Research indicates that we are spending about 47% of our waking moments thinking about something other than what we are doing in that moment. This constant mind wandering can lead to unnecessary stress and anxiety which can have a negative impact on cardiovascular health.
In fact, new research from Michigan Technological University suggests an hour of mindfulness meditation can reduce anxiety and positively impact cardiovascular health—in particular, blood pressure.
In another study from the International Journal of Yoga, a Mindfulness-Based Stress Reduction program was proven effective in reducing symptoms of anxiety and depression, perceived stress, blood pressure and body mass index in patients with Coronary Heart Disease. The therapeutic program included training in different variants of mindfulness meditation such as body scan meditation, sitting meditation, mindful walking, mindful eating, 3-min breathing space, mastery and pleasure activities and cognitive restructuring.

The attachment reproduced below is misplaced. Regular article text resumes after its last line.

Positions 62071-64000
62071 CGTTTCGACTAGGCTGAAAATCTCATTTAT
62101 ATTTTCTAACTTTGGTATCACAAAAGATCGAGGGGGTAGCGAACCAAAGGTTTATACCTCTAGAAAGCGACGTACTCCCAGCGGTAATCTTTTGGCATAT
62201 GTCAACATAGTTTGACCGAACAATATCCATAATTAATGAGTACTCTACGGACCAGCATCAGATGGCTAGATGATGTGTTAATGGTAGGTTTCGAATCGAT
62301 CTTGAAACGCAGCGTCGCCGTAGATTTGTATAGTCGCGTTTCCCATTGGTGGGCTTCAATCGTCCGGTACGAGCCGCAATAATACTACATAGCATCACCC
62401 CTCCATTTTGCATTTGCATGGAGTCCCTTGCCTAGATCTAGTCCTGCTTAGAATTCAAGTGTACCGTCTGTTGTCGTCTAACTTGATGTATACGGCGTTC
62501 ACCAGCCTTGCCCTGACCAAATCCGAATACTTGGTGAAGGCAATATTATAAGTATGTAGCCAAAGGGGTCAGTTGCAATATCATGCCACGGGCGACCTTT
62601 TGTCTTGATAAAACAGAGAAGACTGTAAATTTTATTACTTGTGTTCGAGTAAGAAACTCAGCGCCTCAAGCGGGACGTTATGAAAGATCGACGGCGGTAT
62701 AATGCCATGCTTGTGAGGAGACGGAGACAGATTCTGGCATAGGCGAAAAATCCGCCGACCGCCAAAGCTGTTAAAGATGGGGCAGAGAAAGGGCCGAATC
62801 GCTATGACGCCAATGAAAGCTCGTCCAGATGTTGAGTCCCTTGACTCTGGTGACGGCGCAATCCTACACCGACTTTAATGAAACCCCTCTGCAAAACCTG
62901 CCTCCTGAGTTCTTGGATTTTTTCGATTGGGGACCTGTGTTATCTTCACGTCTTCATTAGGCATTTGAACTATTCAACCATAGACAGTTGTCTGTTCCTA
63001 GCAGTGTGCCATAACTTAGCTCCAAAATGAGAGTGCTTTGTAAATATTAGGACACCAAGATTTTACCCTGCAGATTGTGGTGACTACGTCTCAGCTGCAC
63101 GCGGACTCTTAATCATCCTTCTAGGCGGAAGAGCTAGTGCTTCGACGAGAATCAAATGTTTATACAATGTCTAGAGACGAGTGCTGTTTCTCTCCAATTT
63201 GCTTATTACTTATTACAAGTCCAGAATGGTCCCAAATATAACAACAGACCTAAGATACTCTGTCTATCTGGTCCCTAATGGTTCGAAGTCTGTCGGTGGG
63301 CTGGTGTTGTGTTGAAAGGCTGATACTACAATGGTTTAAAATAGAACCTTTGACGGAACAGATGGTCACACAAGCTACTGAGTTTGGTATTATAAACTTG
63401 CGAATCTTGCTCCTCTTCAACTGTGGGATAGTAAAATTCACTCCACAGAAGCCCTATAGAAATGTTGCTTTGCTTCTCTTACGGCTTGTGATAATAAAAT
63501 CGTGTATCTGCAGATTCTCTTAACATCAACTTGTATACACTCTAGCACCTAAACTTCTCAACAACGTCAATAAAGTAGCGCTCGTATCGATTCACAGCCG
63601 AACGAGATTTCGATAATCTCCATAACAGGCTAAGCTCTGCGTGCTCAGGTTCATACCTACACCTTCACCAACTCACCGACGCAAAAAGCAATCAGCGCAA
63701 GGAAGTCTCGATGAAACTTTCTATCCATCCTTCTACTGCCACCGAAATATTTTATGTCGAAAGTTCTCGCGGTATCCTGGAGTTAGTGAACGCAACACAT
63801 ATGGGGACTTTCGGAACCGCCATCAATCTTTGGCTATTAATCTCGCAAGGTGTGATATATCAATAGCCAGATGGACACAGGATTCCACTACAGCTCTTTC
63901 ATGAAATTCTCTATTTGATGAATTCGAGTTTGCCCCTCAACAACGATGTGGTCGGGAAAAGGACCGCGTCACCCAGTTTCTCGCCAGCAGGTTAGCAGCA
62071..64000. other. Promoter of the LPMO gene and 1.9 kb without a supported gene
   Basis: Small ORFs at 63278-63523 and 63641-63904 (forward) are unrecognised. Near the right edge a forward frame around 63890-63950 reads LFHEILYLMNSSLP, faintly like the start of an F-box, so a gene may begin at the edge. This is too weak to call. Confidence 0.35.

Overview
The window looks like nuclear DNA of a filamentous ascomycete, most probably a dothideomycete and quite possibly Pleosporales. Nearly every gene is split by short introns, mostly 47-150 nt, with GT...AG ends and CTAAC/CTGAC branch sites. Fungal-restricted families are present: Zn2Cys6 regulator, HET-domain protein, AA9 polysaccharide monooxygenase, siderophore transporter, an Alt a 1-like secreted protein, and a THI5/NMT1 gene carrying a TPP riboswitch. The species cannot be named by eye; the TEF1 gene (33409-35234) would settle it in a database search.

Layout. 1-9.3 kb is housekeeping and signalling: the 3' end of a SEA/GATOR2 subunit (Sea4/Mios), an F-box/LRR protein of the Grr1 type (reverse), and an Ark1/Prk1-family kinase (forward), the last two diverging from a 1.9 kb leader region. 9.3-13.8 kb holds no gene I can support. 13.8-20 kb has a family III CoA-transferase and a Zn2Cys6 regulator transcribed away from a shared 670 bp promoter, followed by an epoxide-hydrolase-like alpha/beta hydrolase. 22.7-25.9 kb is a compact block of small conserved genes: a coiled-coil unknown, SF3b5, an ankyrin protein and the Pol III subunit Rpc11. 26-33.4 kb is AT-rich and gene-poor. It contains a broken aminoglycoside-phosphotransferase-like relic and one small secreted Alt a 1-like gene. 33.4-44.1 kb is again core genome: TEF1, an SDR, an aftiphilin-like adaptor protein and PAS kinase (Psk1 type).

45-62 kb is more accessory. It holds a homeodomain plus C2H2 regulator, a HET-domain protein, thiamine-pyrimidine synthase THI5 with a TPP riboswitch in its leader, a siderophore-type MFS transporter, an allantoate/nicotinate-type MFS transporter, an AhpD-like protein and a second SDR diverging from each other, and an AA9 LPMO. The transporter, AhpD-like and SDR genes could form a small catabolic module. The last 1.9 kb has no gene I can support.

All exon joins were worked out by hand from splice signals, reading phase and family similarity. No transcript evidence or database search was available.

With any newly learned habit, it takes time, patience, and practice to learn meditation and build confidence in your ability. I highly recommends that you take baby steps and give yourself space to progress at your own speed.
Meditation Made Simple
There are many different styles and approaches to meditation, but here is a simple routine to begin with.
One method to stay consistent in learning and practicing meditation with a group or class, so you could inquire about meditation classes at Strata Integrate Wellness Center, yoga studios or even follow meditation exercises online. Meditation can be yet another way to improve heart health and at the same time help ease your mind.
By Charlene Wang MS, RD, HTP
Meditation Could Help Anxiety and Cardiovascular Health. (n.d.). https://www.mtu.edu/news/stories/2018/april/meditation-could-help-anxiety-and-cardiovascular-health.html
Parswani, M., Sharma, M. and Iyengar, S. (2019). Mindfulness-based stress reduction program in coronary heart disease: A randomized control trial.